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Fatou Bensouda: ‘Work of ICC for international justice will continue without pause’

June 9 - 2021 THE HAGUE / NEW YORK
ICC Prosecutor Fatou Bensouda presents her Office’s 33rd report on the Situation in Darfur, Sudan to the UN Security Council via video link (ICC-CPI)
ICC Prosecutor Fatou Bensouda presents her Office’s 33rd report on the Situation in Darfur, Sudan to the UN Security Council via video link (ICC-CPI)

The work of her office on behalf of international justice, and by extension, sustainable peace, will continue without pause, Fatou Bensouda, Prosecutor for the International Criminal Court (ICC) in The Hague has assured the United Nations Security Council (UNSC). Bensouda gave a valedictory statement after presenting the 33rd report of her office on the situation in Darfur to the UNSC via video link today.

Bensouda thanked the UNSC for its support, saying that during her nine-year term. “we have stayed the course and have tried to bring to life the goals and values of the Rome Statute”, adding: “I gave it my best shot”, empowered by my dedicated team across my Office. I seize the opportunity to salute them here.

“The work of the office on behalf of international justice, and by extension, sustainable peace, will continue without pause… I truly believe that together, with the support of the international community and this august body, a more secure and just future for all is attainable. It merely takes the trinity of courage, leadership, and genuine conviction in higher ideals.”

Bensouda underscored the important role of the UNSC “in the fight against impunity for atrocity crimes in close cooperation with the ICC. I can only encourage continued engagement and cooperation between two institutions so crucial to a rules-based international system and the cause of peaceful settlement of disputes.”

ICC Prosecutor Fatou Bensouda

 

In her main statement, Bensouda asserted that “the Situation in Darfur is a clear demonstration of how the framers of the Rome Statute system envisaged the ICC and this Council to work together towards the twin goals of justice and peace. When this Council referred the Darfur situation to the ICC in March 2005, it brought hope to victims of atrocity crimes in Darfur by sending a clear message that justice was not only important in its own right but also with a multiplier effect on achieving sustainable peace in Darfur.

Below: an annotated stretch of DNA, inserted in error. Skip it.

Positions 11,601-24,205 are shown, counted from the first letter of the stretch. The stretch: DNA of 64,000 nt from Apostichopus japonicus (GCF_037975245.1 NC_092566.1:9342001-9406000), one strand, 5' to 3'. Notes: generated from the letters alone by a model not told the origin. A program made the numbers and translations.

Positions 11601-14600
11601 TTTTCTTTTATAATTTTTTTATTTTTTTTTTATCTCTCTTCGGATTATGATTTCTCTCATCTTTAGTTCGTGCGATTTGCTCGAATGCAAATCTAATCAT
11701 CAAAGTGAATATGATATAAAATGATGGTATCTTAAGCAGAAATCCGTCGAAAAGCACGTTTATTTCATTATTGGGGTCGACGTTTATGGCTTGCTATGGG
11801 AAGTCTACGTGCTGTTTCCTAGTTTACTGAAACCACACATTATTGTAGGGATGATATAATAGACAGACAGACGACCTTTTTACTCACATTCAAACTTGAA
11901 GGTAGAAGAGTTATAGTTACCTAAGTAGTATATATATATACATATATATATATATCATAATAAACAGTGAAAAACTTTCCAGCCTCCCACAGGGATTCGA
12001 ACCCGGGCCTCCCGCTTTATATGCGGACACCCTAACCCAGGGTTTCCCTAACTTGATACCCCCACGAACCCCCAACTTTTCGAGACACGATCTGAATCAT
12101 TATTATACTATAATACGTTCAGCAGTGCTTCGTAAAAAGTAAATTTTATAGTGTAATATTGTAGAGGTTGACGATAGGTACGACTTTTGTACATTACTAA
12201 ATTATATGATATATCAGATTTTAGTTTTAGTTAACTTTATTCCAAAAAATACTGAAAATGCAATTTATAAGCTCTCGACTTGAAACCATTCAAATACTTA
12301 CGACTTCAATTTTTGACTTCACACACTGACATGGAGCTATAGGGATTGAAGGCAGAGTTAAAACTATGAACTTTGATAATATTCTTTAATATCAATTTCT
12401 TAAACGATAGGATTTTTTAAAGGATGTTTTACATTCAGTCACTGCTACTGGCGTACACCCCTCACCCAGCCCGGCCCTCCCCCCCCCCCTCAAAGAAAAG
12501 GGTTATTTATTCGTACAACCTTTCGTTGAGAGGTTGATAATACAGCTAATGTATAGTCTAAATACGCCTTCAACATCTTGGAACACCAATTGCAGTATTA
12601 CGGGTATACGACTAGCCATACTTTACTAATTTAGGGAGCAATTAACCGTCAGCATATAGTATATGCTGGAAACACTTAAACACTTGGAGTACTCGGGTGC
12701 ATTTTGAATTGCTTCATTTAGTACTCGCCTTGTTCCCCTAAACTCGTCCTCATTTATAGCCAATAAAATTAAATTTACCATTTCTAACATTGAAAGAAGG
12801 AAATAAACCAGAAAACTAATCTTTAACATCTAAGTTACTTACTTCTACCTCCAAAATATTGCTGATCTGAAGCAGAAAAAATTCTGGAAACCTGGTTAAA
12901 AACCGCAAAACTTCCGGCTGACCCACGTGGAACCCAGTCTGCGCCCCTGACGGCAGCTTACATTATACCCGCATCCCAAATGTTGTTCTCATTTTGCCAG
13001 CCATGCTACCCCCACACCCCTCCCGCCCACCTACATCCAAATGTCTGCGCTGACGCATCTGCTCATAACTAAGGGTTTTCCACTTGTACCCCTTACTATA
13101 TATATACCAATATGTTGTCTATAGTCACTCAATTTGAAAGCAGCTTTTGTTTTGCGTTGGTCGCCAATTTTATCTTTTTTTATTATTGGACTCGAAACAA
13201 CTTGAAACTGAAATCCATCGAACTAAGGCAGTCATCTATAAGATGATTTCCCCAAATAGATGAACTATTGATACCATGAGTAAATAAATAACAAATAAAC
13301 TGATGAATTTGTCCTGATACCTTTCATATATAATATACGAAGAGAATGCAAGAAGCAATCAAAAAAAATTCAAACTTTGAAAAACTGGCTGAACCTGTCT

‘Over the years since the referral, hope has seen its ups and downs, but the people of Darfur never gave up…’ 

“Over the years since the referral, that hope has seen its ups and downs, but the people of Darfur never gave up. I recall the countless times that I appealed for help from this Council for investigations in Darfur; I recall the number of times that I pleaded with the Assembly of States Parties to allocate sufficient resources to effectively investigate the Situation in Darfur; I can recall the number of times that the office and I were ridiculed and labelled as biased and that our investigations were targeted to specific individuals.”

‘Witnessing countless women, men, and children lined up in the dusty streets, in the blazing hot sun, to welcome me and my delegation, calling for justice and the surrender of those indicted by the ICC was one of the most moving and humbling experience of my life’ 

Bensouda said that her visit to Darfur last week “opened my eyes even more to the reality of what we and the people of Darfur have been fighting for over the years. Indeed, the visit was a vivid reminder of the raison d’être of this institution... Witnessing countless women, men and children lined up in the dusty streets, in the blazing hot sun, to welcome me and my delegation, calling for justice and the surrender of those indicted by the ICC was one of the most moving and humbling experience of my life. The images of this visit will remain written in indelible ink in my memories. For those who saw these images, I hope they serve as a strong reminder that we should stay focussed on achieving justice for the victims and finding lasting peace for the people of Darfur.